It’s this hope of a happy ending to a job search that seems to most effectively motivate people to visit LinkedIn’s homepage and click on that promising blue button containing the words, "Get Started." It’s what drives people to slog through the writing and refining of the small-but-mighty. It’s what keeps people coming back daily (or more frequently) to check their feed, send messages and click "Celebrate" or "Curious" or one of the four other response options that tell the world you are an engaged user.

LinkedIn, in other words, is an easy and powerful tool to leverage in your job search. But first, you have to know how to optimize your LinkedIn profile.

2. The basics

Setting up your account can feel deceptively straightforward. Add a picture? No problem, you might think. "I’ve got one from that last girls’ weekend in Cabo."

And that would be your first mistake. LinkedIn is a professional networking site; the emphasis being on "professional." Your photo should speak to both your credibility and your personal brand.

Steven Starks, the senior manager of career advising programs and operations at University of Phoenix, puts it this way: "Think about how you’d want to present yourself to your potential future boss. Your photo is your digital first impression."

This means you should use a headshot with a background that doesn’t distract from your smiling face. (Yes, you need to smile. Would you scowl at a job recruiter?) If you have a professional shot, use it. If not, keep it simple with just your face in the frame against a solid background.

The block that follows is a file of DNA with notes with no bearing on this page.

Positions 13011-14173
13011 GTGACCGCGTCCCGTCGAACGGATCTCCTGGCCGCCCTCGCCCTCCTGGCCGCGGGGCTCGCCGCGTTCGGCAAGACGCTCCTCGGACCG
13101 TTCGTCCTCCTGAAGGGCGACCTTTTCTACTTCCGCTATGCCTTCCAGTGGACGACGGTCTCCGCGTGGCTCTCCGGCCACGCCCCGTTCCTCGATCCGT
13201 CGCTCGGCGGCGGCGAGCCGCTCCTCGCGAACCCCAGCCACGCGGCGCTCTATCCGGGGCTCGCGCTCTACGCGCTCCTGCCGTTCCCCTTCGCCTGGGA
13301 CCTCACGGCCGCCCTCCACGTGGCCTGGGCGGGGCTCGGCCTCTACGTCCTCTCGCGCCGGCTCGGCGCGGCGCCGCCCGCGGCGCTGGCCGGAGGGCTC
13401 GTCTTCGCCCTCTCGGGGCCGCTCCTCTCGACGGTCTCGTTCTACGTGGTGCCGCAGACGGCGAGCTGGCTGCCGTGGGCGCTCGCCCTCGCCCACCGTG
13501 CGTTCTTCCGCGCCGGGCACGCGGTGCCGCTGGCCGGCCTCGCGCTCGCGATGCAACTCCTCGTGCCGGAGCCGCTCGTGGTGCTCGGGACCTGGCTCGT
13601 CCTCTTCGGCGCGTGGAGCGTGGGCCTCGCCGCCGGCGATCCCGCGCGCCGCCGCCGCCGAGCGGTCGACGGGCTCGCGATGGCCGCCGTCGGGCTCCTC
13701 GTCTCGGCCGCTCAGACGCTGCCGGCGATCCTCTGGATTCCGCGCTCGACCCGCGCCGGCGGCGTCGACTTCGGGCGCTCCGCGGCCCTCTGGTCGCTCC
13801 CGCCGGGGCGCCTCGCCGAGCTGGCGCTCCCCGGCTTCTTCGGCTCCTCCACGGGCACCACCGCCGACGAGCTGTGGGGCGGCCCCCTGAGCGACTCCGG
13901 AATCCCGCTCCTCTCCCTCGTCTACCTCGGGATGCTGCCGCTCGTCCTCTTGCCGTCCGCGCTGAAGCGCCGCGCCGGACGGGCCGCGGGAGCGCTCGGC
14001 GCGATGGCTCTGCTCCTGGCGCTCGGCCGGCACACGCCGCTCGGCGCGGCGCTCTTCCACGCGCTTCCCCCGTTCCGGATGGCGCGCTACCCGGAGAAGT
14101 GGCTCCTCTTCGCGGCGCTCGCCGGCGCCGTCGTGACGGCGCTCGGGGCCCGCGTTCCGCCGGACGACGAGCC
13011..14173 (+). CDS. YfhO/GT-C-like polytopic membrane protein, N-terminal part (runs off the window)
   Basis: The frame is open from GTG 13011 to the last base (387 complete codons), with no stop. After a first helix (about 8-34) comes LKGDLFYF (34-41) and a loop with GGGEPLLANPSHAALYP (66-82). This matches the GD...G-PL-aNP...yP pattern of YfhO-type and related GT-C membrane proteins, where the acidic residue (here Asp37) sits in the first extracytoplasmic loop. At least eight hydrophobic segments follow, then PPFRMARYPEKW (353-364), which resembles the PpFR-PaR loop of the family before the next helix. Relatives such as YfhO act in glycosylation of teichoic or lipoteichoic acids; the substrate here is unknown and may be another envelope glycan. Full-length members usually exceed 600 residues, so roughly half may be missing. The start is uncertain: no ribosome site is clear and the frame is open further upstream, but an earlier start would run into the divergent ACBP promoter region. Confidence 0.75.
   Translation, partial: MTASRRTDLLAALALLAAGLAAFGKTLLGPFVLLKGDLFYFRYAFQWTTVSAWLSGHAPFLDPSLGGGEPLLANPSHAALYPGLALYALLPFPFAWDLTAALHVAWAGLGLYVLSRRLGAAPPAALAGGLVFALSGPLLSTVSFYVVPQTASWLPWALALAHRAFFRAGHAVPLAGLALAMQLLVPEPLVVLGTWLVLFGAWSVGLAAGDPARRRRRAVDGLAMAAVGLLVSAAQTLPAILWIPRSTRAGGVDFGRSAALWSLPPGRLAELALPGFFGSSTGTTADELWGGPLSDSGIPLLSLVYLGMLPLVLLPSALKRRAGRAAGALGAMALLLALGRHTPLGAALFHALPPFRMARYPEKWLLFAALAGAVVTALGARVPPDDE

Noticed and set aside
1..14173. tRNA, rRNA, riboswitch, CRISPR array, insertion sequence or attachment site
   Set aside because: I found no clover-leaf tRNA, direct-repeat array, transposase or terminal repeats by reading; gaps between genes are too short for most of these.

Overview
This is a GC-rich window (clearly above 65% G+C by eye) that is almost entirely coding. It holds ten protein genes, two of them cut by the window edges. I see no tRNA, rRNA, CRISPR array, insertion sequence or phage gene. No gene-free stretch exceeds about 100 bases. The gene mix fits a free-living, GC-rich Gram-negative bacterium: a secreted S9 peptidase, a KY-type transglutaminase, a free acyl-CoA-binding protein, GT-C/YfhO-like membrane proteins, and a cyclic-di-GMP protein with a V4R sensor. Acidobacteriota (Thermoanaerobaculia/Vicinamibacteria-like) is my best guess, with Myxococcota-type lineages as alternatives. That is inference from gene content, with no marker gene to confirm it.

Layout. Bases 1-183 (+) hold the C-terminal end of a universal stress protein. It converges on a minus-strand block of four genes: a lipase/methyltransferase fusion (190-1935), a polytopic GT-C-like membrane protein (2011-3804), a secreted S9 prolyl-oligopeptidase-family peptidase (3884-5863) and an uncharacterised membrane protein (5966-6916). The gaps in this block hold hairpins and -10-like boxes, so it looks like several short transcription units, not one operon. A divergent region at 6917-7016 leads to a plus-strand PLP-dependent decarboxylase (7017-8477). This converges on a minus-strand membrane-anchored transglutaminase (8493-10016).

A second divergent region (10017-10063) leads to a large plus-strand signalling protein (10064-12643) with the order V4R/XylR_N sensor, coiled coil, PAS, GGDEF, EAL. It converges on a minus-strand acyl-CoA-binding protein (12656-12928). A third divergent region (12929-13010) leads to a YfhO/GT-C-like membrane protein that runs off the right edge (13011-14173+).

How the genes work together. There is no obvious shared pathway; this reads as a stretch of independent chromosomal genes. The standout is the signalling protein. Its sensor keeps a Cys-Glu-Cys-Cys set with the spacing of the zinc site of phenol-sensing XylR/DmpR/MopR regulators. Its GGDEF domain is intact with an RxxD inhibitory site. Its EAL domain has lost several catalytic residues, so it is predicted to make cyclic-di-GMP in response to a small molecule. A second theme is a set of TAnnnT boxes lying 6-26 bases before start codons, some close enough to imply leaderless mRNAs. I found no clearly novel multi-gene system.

3. Strategic language

From there, you’ll need to strategically beef up your profile. Consider where you want to go and how your experience relates. And keep an open mind throughout this process! For example, if that nanny gig is where you discovered your passion for child development — and it’s what led you to pursue a career in, say, psychology — include it. But if a job didn’t teach you a valuable skill, or it doesn’t enhance your brand or relate to the career you’re pursuing, leave it out.

Next, optimize your LinkedIn by adding keywords that are relevant to your industry and experience and make your profile that much easier to find. Finally, consider adding work-related media, such as videos and presentations; articles and publications that feature you; and your personal website and portfolio.